Now to find that natural something needed for jump starting and/or boosting that lysosome function.
And about 10 minutes later, I find what I'm looking for...
Lysosomal Activity Declines With Aging
A lysosome (derived from the Greek words lysis, meaning "to loosen", and soma, "body") is a membrane-bound cell organelle found in most animal cells (they are absent in red blood cells). Structurally and chemically, they are spherical vesicles containing hydrolytic enzymes capable of breaking down virtually all kinds of biomolecules, including proteins, nucleic acids, carbohydrates, lipids, and cellular debris.
Enzymes of the lysosomes are synthesised in the rough endoplasmic reticulum.
This newest volume in the impressive New Comprehensive Biochemistry series presents up-to-date discussions of six types of hydrolytic enzyme that are well characterized structurally: aspartic-, cysteins-, and serine-proteinases, carboxypeptidase A, pancreatic ribonuclease A, and the phosphomonoesterases. The emphasis is on molecular mechanisms deduced by crystallographic, kinetic, spectroscopic and molecular genetic studies. The chapters on the various types of proteinases are complemented by others on proteinase inhibitors and intracellular proteolysis. This book will prove valuable to researchers in general biochemistry, particularly those with interest in enzyme mechanism and protein chemistry, and to Honours and Postgraduate students.
Useful hydrolytic enzymes: Proteases, lipases and nitrilases
Okay, that would be the systemic enzymes blends that I ALREADY know about. Like Fibrenza for instance.
Had a hunch it would be that, and that's something I already knew, except it wasn't put into all those words exactly. But I've know about the protein eating proteases and that serrapeptases eats up excess fibrosis, fibrin, scar tissue inflammation, etc...
Digestive enzymes are also important, and of course certain fresh fruits and vegetables can be an excellent Way to boost digestive enzyme levels. And supplementing with Cellfood.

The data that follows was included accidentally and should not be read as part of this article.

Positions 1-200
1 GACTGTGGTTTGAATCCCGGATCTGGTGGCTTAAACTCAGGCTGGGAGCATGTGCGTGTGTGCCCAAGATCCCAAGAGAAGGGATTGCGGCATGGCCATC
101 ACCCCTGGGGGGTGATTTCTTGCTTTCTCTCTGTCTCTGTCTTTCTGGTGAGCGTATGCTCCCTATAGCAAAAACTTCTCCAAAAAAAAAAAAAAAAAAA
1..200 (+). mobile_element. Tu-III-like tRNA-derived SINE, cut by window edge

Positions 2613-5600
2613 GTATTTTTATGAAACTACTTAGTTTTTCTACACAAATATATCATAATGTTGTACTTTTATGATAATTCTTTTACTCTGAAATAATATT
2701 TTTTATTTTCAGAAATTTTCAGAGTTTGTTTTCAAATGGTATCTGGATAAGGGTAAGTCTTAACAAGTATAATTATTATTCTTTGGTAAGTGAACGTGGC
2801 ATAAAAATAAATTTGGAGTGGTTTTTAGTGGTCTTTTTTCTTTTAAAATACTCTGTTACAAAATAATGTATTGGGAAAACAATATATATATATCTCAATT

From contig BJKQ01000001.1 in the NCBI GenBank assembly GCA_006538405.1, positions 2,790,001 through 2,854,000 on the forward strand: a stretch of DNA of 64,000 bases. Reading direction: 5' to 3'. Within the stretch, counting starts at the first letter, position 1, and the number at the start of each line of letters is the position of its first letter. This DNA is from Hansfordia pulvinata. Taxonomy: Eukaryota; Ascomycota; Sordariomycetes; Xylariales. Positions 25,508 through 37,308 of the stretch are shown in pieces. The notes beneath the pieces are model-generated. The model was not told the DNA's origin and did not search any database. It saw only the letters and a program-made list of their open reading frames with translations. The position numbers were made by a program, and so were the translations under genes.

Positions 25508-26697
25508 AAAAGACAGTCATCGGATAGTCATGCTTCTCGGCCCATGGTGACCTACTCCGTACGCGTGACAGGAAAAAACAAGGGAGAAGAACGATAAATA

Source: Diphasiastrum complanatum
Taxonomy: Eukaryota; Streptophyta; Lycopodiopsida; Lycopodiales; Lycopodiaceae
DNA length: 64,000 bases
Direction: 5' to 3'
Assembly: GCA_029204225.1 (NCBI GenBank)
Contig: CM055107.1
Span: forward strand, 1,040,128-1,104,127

Digestive enzymes are classified by their substrates. These include the following (2):
* Proteases and peptidases, which split proteins into amino acids.
* Lipases, which split fats into three fatty acids and glycerols.
* Carbohydrases, which split carbohydrates such as starches into sugars.
* Nucleases, which split nucleic acids into nucleotides.
Proteases & Peptidases:
Proteases break down proteins. A protease is any enzyme that conducts proteolysis, that is, begins protein catabolism by hydrolysis of the peptide bonds that link amino acids together in the polypeptide chain, which form a molecule of protein. (Like protease and serrapeptase)
A lipase is a water-soluble enzyme that catalyzes the hydrolysis of ester bonds in water-insoluble, lipid substrates. Lipases thus comprise a subclass of the esterases.
Carbohydrase acts on carbohydrates of which are made from the elements carbon, hydrogen and oxygen. After reacting these elements are arranged into rings, where 1 ring is a monosaccharide, 2 rings are disaccharides and three or more rings are polysaccharides.
A nuclease is an enzyme capable of cleaving the phosphodiester bonds between the nucleotide subunits of nucleic acids. Older publications may use terms such as "polynucleotidase" or "nucleodepolymerase".
Serrapeptase is an enzyme derived from silk worms
Serrapeptase is an enzyme derived from silk worms. Its greatest benefit is its ability to dissolve amyloid plaque one of the main Aging symptoms in the body. I use the Serra Enzyme™ High Strength Serrapeptase 250,000 IU strength, in addition to the Fibrenza, and especially when I can't afford Fibrenza. Being able to take BOTH is ideal.
So Lysosomal Activity Declines With Aging because systemic enzymes also decline with aging. Usually around age 29 -35, give or take. http://www.newswithviews.com/Howenstine/james174.htm
And if there's anything else that I missed, I'll come back and add to this.